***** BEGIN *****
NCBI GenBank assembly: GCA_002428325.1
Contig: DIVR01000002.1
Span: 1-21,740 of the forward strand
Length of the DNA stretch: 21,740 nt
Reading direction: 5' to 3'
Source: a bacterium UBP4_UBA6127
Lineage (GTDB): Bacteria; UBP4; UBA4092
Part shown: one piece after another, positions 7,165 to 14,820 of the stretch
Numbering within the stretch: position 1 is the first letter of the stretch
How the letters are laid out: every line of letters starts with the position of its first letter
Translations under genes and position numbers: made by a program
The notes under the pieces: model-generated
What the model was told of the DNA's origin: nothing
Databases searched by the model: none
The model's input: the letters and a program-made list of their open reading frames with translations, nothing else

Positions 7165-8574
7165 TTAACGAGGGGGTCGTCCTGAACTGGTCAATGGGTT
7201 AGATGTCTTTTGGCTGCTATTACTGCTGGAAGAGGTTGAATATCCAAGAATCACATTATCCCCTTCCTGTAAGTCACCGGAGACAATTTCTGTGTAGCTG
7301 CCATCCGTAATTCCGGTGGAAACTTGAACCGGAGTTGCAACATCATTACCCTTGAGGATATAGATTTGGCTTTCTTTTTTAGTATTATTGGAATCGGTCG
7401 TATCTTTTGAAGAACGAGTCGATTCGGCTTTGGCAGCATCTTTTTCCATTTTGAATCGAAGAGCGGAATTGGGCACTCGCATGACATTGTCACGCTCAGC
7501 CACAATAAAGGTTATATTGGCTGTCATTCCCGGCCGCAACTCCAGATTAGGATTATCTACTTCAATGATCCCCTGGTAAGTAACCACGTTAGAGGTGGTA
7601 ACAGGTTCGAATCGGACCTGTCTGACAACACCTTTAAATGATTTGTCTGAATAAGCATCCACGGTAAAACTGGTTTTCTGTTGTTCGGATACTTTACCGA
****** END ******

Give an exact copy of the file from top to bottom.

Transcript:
NCBI GenBank assembly: GCA_002428325.1
Contig: DIVR01000002.1
Span: 1-21,740 of the forward strand
Length of the DNA stretch: 21,740 nt
Reading direction: 5' to 3'
Source: a bacterium UBP4_UBA6127
Lineage (GTDB): Bacteria; UBP4; UBA4092
Part shown: one piece after another, positions 7,165 to 14,820 of the stretch
Numbering within the stretch: position 1 is the first letter of the stretch
How the letters are laid out: every line of letters starts with the position of its first letter
Translations under genes and position numbers: made by a program
The notes under the pieces: model-generated
What the model was told of the DNA's origin: nothing
Databases searched by the model: none
The model's input: the letters and a program-made list of their open reading frames with translations, nothing else

Positions 7165-8574
7165 TTAACGAGGGGGTCGTCCTGAACTGGTCAATGGGTT
7201 AGATGTCTTTTGGCTGCTATTACTGCTGGAAGAGGTTGAATATCCAAGAATCACATTATCCCCTTCCTGTAAGTCACCGGAGACAATTTCTGTGTAGCTG
7301 CCATCCGTAATTCCGGTGGAAACTTGAACCGGAGTTGCAACATCATTACCCTTGAGGATATAGATTTGGCTTTCTTTTTTAGTATTATTGGAATCGGTCG
7401 TATCTTTTGAAGAACGAGTCGATTCGGCTTTGGCAGCATCTTTTTCCATTTTGAATCGAAGAGCGGAATTGGGCACTCGCATGACATTGTCACGCTCAGC
7501 CACAATAAAGGTTATATTGGCTGTCATTCCCGGCCGCAACTCCAGATTAGGATTATCTACTTCAATGATCCCCTGGTAAGTAACCACGTTAGAGGTGGTA
7601 ACAGGTTCGAATCGGACCTGTCTGACAACACCTTTAAATGATTTGTCTGAATAAGCATCCACGGTAAAACTGGTTTTCTGTTGTTCGGATACTTTACCGA